According to Senator Humphrey, if race is a factor then there is discrimination on the basis of race. It is deceptive, misleading, confusing and contradictory for somebody to say that they use race as a factor in distributing benefits but that this does not constitute discrimination/preference on the basis of race.

One of the best discussions of the legislative history of the Civil Rights Act of 1964 is the dissenting opinion by Justice William Rehnquist in Steelworkers v. Weber, 443 U.S. 193, 61 L Ed 2d 480 (1979). Here is an example:

Responding to a political advertisement charging that federal agencies were at liberty to interpret the word "discrimination" in Title VII to require racial balance, Senator Humphrey stated: "[T]he meaning of racial or religious discrimination is perfectly clear. . . . [I]t means a distinction in treatment given to different individuals because of their different race, religion, or national origin." 110 Congressional Record, at 5423. [fn]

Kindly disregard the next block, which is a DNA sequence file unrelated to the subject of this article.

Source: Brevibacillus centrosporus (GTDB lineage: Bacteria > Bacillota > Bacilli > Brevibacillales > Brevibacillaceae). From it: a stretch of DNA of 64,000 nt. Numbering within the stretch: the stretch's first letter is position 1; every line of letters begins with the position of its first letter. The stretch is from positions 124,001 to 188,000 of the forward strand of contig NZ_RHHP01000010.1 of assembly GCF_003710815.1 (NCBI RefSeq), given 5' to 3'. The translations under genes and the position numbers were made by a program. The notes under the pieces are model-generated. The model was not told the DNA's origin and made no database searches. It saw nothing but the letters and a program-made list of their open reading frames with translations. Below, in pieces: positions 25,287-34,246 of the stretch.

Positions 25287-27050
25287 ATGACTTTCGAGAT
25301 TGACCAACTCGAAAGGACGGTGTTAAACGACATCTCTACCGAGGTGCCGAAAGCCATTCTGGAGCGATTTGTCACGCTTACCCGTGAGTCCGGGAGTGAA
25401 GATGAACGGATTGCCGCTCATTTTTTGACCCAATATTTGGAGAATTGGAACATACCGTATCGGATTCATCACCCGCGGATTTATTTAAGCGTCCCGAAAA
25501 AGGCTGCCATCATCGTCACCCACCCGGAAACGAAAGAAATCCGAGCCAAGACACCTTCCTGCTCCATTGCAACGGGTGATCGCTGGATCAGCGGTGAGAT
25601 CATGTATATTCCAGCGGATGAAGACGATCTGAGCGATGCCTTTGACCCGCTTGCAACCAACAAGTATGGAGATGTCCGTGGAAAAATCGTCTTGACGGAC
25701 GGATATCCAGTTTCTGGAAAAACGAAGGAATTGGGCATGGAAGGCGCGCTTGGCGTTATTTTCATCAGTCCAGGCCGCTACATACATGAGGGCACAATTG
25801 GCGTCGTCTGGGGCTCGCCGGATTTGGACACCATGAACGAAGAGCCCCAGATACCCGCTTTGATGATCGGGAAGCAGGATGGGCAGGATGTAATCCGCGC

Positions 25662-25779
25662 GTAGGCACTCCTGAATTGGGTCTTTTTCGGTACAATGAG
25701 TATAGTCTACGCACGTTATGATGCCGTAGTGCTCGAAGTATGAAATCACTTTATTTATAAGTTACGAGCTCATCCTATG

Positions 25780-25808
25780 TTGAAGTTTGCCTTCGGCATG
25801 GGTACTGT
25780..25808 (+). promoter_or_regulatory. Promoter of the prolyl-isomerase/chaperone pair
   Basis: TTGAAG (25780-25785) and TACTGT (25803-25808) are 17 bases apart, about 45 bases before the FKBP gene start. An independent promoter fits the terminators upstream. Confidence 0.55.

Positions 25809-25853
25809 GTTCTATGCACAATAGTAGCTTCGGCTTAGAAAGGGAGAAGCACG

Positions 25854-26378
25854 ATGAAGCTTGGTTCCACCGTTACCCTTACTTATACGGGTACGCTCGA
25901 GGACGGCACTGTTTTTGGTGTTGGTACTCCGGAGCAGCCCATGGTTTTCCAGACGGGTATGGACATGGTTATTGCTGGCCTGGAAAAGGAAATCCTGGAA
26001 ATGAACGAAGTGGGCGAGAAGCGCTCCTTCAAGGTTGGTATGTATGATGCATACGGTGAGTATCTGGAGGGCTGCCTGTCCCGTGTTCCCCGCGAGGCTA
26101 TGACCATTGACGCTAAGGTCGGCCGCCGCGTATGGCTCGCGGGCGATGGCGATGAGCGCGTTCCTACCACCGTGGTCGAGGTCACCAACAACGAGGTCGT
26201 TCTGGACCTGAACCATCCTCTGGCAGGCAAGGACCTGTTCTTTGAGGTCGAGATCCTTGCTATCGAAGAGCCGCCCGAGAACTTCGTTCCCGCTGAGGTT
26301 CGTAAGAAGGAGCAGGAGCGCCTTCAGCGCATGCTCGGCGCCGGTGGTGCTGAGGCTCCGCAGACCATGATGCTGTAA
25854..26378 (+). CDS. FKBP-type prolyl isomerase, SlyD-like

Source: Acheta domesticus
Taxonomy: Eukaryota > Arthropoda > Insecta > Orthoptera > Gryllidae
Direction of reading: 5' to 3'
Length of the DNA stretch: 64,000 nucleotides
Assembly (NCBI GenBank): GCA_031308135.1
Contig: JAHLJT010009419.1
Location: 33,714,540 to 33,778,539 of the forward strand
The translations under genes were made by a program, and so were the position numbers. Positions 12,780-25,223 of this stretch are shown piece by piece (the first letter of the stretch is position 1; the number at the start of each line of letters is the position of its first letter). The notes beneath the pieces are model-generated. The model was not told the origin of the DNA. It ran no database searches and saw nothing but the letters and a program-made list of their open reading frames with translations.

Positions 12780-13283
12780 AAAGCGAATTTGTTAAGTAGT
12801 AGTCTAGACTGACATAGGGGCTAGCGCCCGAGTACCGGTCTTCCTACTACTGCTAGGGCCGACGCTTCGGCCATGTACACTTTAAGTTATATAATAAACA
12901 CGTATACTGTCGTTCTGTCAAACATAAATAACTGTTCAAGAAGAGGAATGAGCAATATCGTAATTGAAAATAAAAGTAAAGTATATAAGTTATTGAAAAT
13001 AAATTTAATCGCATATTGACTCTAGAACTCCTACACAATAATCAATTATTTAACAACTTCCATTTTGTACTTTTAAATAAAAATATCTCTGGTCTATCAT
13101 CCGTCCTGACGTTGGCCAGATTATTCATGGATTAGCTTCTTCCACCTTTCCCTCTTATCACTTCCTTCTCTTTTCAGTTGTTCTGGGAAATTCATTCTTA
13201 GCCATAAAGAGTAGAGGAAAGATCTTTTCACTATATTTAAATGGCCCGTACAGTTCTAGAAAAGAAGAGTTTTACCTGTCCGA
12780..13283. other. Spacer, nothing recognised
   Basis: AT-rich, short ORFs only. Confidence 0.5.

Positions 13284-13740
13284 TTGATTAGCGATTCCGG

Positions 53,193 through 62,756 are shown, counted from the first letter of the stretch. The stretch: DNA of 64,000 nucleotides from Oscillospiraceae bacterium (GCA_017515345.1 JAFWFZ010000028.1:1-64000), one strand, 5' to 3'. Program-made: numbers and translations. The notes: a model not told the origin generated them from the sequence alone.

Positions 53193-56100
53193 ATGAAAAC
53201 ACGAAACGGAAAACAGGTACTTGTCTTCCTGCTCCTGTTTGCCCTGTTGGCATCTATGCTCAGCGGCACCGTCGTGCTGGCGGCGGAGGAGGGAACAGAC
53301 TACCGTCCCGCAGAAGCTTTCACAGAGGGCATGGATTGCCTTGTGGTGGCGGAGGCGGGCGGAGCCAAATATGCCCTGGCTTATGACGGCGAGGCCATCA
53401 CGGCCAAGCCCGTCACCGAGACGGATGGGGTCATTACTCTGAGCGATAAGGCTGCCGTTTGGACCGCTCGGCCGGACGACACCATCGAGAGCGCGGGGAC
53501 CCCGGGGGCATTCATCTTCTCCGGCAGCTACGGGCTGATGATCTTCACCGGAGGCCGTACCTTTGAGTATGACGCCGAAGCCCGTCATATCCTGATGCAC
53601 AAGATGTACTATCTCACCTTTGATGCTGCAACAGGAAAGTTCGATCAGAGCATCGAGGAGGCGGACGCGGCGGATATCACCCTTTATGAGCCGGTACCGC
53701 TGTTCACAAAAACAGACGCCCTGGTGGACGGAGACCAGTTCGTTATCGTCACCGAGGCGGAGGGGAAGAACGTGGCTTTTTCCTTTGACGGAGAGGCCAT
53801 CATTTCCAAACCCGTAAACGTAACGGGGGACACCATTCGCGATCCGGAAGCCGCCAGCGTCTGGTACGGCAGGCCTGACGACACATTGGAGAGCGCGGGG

[fn] This view was reiterated two days later in the "Bipartisan Civil Rights Newsletter" distributed to the Senate on March 19 by supporters of HR 7152: "3. Defining discrimination: Critics of the civil rights bill have charged that the word 'discrimination' is left undefined in the bill and therefore the door is open for interpretation of this term according to 'whim or caprice.' . . . There is no sound basis for uncertainty abut the meaning of discrimination in the context of the civil rights bill. It means a distinction in treatment given to different individuals because of their different race, religion, or national origin." 110 Congressional Record, at 7477.